When Julia Wandelt posted on social media that she believed she was Madeleine McCann, she became a lightning rod for online anger. In the first of a new series of stories exploring extraordinary cases of online hate and the possibility of forgiveness, Julia reveals for the first time her motives and regrets.
As Julia Wandelt plays guitar to me in her bedroom in Poland, we’re surrounded by teddy bears. One is bright pink, wearing a T-shirt that reads: “You Got This!”
It was a gift, the 22-year-old says, from some of her new followers. She got to know them after creating an Instagram account called @iammadeleinemccan – referring to the British girl who went missing in Portugal in 2007 but missing the final “n” from her surname.
Madeleine McCann’s disappearance at the age of three – which remains unsolved – is one of the most widely reported in history. Online communities of obsessives have grown up around the case, and Julia’s account was like petrol thrown onto a fire already burning across social media sites like Instagram, TikTok and X.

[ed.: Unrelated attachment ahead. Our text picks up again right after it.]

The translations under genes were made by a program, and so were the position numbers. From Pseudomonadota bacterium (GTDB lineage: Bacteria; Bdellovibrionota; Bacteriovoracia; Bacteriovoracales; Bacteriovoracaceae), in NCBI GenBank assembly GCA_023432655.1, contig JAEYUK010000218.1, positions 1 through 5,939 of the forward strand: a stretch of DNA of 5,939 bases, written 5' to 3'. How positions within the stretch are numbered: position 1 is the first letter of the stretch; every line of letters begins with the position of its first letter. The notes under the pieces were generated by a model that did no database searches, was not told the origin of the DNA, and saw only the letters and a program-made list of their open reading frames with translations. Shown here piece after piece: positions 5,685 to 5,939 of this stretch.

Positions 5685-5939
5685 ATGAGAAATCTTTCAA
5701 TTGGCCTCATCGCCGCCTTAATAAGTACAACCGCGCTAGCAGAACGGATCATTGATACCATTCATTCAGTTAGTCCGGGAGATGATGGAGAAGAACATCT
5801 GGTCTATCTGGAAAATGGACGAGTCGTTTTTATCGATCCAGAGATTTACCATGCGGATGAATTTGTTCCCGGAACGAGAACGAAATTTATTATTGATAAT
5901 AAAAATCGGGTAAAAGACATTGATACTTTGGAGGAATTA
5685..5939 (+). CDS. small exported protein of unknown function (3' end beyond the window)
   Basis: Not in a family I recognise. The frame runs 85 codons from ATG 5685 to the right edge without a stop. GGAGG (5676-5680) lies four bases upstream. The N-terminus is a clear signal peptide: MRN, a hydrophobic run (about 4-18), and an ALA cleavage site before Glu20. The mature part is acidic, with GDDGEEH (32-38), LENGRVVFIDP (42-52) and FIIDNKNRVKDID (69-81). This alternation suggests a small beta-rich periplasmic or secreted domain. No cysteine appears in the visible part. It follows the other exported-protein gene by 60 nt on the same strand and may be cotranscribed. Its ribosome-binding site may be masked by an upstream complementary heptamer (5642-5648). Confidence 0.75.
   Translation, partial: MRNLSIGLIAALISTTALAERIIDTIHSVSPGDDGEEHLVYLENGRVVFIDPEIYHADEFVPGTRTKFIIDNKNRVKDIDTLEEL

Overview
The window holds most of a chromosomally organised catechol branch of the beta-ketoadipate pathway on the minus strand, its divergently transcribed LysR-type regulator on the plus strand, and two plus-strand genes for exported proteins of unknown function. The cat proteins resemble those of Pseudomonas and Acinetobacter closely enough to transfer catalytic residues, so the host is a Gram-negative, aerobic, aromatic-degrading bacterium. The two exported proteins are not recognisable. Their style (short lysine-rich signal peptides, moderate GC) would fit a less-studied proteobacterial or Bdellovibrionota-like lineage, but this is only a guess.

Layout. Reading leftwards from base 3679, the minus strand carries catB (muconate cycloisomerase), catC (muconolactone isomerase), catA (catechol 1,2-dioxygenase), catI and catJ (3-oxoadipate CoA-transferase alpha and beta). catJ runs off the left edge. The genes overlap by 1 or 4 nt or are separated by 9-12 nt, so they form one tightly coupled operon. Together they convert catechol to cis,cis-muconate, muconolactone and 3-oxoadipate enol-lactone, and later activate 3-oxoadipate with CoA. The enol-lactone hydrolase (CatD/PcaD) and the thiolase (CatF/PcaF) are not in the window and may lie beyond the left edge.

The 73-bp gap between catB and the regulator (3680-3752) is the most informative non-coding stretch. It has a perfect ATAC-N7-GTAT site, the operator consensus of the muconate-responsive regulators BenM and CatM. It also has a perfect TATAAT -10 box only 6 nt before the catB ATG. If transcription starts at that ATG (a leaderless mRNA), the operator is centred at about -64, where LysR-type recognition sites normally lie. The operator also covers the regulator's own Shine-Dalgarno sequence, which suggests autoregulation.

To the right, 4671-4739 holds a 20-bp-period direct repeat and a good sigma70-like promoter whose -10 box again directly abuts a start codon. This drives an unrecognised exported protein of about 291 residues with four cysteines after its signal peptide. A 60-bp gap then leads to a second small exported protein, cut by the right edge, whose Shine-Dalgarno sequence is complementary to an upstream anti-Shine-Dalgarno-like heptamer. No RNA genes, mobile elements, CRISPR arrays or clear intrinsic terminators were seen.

“I never meant to hurt anyone – including [the] McCanns,” she told me. “I really wanted to know who I am.”
If she were to go back in time, Julia says she would never have made the Madeleine McCann profile.
“I would never go on social media. It can destroy you,” she explained.
For a BBC Radio 4 podcast series called Why Do You Hate Me?, I’m tracking down deep-fakers, conspiracy theorists, impersonators and those harmed online, to find out why some people behave the way they do on social media.
I’m starting with Julia, because her case seemed to be one of the most extraordinary I’d spotted.
The original account she posted on as Madeleine at the start of 2023 no longer exists. But among the online groups of Madeleine McCann obsessives was one dedicated to analysing Julia’s social media posts, which is where I found her personal account.